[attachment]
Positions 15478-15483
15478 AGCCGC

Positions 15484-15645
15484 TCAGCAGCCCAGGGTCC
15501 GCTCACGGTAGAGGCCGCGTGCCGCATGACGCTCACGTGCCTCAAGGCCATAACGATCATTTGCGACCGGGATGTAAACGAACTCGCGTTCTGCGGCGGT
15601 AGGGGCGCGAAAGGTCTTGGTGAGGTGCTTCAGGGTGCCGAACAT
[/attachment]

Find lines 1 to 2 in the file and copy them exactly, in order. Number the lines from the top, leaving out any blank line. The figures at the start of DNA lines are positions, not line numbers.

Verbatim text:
Positions 15478-15483
15478 AGCCGC